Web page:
Archive for the 'Alumni Engagement' Category

Recap of a Launch

Its been a remarkable six months. Here’s a recap including links to some fun background and outcomes. Thanks to every at MIT and beyond who helped make this year a success, in particular our partners at the MIT150, the MIT Alumni Association, and Idea Couture along with our many sponsors. Download a copy of the interim report here.

Overall Visitor Traffic for the Period

visitor_traffic_google

And the Winners Are…
(Browse teams here: http://globalchallenge.mit.edu/teams)

$5000 Community Choice Awards

  1. LOW COST CURRICULUM FOR THE BLIND
  2. AQUA
  3. INNOBOX SCIENCE AND ENGINEERING TOOLKIT
  4. INDIAN MOBILE INITIATIVE
  5. EYECATRA

$5000, $7500 and $10,000 IDEAS Juried Awards

  1. BIODIESEL – $5000
  2. EYECATRA – $5000
  3. HYDROHARVEST – $5000
  4. LOW-COST CURRICULUM FOR THE BLIND – $5000
  5. SAFE WATER WORLD – $5000
  6. INDIAN MOBILE INITIATIVE – $7500
  7. SOLAR AUTOCLAVE – $7500
  8. INNOBOX – $10,000
  9. LOW-COST AUTOCLAVE – $10,000
  10. ASSISTIVE TECH – $10,000

$10,000 Global Challenge Juried Awards

  1. KOSIM WATER KEG
  2. SOLAR AUTOCLAVE
  3. PRACTICAL ENERGY NETWORK – winner of the School of Engineering’s Global Villages Challenge
  4. INDIAN MOBILE INITIATIVE – congratulations on your sweep in all three award categories!
  5. MAA-BARA – Winner of the Mohammad Yunus Challenge to Alleviate Poverty through Improved Agricultural Processes

Community Choice Voting Participation – Vote Sources

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Community Choice Voting Results

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Continue reading ‘Recap of a Launch’

Press Release: MIT Global Challenge will Launch to Worldwide Community January 7, 2011

Contact: Lars Hasselblad Torres
617-999-5294
lhtorres@mit.edu

Be A Part of ItCambridge, MA — The MIT Global Challenge, a new initiative of the Massachusetts Institute of Technology’s Public Service Center, will launch on January 7, 2011 as the Institute celebrates 150 years of service to the world. It is anticipated that more than 30 MIT-based teams will compete for a total of $150,000 in awards with up to $25,000 per team that enable winning teams to implement novel solutions to some of the world’s urgent challenges.

The MIT Global Challenge is an online platform that connects and awards teams of public service innovators led by full-time MIT students. The website will unite students, the worldwide MIT community, and their collaborators in identifying barriers to well being in communities around the world, encouraging teams to work together to develop and pilot innovative solutions to those problems.

Sally Susnowitz, Director of the MIT Public Service Center, has described the MIT community as, “a community of ingenious problem solvers who enjoy solving challenging problems.” The MIT Global Challenge, she says, “invites and supports the entire MIT community worldwide in applying their creativity and knowledge to help people in need throughout the world by working with them to create innovative and effective solutions to their problems.”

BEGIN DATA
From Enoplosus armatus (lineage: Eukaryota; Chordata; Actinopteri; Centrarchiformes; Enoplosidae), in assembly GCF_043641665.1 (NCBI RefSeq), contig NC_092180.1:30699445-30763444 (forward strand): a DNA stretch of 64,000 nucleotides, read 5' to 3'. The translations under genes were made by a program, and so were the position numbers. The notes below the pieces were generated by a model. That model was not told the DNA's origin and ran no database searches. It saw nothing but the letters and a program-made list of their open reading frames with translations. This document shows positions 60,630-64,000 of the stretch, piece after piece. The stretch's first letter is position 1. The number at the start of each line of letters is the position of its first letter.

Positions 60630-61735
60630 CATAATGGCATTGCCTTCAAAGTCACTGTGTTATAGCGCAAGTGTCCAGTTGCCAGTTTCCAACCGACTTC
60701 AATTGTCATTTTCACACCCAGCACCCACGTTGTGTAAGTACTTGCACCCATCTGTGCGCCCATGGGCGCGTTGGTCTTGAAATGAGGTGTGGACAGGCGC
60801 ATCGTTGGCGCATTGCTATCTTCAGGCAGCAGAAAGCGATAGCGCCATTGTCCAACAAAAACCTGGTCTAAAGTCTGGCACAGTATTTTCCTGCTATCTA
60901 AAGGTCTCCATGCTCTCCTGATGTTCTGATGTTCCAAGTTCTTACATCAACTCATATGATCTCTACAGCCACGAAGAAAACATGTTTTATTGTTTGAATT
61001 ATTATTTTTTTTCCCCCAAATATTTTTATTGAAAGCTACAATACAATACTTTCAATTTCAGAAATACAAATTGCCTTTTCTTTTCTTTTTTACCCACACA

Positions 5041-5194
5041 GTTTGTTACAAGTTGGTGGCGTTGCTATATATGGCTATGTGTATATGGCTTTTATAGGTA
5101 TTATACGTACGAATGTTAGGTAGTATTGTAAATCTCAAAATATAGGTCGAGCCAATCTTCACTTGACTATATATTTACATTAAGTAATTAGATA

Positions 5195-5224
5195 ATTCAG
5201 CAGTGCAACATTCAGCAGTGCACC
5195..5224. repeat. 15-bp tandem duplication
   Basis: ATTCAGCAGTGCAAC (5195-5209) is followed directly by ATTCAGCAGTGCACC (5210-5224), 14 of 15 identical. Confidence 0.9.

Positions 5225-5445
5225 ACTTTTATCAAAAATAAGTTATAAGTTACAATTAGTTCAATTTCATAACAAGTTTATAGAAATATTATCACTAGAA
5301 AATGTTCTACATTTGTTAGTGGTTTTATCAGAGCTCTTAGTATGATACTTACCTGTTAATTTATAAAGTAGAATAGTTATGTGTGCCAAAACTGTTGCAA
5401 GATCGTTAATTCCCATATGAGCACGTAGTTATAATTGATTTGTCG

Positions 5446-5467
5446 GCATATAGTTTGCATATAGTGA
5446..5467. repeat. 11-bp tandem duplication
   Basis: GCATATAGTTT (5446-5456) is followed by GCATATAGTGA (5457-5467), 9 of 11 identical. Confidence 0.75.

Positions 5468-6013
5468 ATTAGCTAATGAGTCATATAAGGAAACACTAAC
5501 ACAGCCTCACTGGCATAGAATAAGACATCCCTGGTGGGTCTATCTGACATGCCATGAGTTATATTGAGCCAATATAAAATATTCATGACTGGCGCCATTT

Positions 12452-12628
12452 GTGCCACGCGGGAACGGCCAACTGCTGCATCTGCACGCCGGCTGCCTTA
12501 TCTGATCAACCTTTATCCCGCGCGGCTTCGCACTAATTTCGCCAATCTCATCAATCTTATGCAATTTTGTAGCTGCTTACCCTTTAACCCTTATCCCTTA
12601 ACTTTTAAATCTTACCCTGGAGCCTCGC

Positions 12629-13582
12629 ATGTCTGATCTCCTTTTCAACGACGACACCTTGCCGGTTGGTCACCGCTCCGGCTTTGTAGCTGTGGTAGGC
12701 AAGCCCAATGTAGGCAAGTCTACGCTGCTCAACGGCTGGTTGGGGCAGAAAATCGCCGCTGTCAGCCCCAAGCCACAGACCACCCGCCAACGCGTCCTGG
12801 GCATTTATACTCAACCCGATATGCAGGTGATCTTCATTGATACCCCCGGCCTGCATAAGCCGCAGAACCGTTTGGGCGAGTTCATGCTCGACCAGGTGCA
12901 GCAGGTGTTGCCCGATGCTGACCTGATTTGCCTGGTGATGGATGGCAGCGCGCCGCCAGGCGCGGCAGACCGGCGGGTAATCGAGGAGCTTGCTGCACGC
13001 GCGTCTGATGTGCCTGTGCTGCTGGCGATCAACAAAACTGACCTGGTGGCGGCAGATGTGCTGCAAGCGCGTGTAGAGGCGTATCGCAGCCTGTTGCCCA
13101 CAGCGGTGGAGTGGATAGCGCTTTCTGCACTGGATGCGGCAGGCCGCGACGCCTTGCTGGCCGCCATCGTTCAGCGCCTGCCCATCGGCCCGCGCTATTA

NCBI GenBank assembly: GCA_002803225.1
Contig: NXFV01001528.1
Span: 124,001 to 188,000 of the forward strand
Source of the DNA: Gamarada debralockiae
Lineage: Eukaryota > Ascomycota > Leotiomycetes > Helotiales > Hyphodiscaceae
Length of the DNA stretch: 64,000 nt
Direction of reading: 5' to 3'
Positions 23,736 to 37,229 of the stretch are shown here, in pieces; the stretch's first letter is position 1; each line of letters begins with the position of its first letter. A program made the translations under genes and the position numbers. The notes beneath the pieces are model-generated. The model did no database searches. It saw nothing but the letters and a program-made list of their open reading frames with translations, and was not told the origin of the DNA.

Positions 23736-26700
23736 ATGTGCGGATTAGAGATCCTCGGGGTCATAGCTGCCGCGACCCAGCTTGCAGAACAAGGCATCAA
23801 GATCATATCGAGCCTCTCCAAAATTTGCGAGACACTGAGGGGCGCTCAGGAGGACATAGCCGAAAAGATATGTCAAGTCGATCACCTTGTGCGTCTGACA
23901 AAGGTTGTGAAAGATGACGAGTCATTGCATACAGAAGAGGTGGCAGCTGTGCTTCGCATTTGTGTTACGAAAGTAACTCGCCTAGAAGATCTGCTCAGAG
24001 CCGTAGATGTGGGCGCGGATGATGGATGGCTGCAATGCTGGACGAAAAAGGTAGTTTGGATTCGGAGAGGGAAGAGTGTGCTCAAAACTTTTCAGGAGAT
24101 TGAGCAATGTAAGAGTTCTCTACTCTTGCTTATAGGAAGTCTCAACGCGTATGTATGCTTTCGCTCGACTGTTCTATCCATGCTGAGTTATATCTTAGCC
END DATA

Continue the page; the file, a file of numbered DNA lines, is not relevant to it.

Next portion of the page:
Continue reading ‘Press Release: MIT Global Challenge will Launch to Worldwide Community January 7, 2011′

And the winner is…

Congratulations to IDEAS 2010 team Sanergy for your winning entry into the IDEAS and Global Challenge video pitch contest! Judges voted Sanergy’s pitch the best for the clear connection between your team’s accomplishment and the resources offered through IDEAS and the Global Challenge. Most importantly, the video did a wonderful job emphasizing a multidisciplinary team drawn from across the MIT community and a deep connection to community and MIT resources on the ground, like FabLab. Here’s the vid:

Sanergy from Ani Vallabhaneni on Vimeo.

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Thanks so much to all of the teams that entered a video into the pitch contest – the range of projects represented is amazing, and I hope that through the MIT Public Service Center we’ll continue to find ways to support your work. View all of the entries here.

IDEAS and Global Challenge Generator 10/13

Want to learn from major international development organizations about opportunities for students to get involved?
Want funding for your innovative service project?
Want to recruit members or mentors for your project, or find a project team to join?

Then come get connected at the IDEAS Generator -its the perfect venue!

Please join the 2010-2011 IDEAS Competition and Global Challenge for our annual Fall Generator. We’ll have the opportunity to hear from a panel international development practitioners in the field about the “innovation as service” opportunities they see, along with students pitching project ideas and skills. This will be followed by a networking dinner around innovative solutions to community needs. Here are the details:

  • What: IDEAS Generator feat. International Organizations Panel + Networking Dinner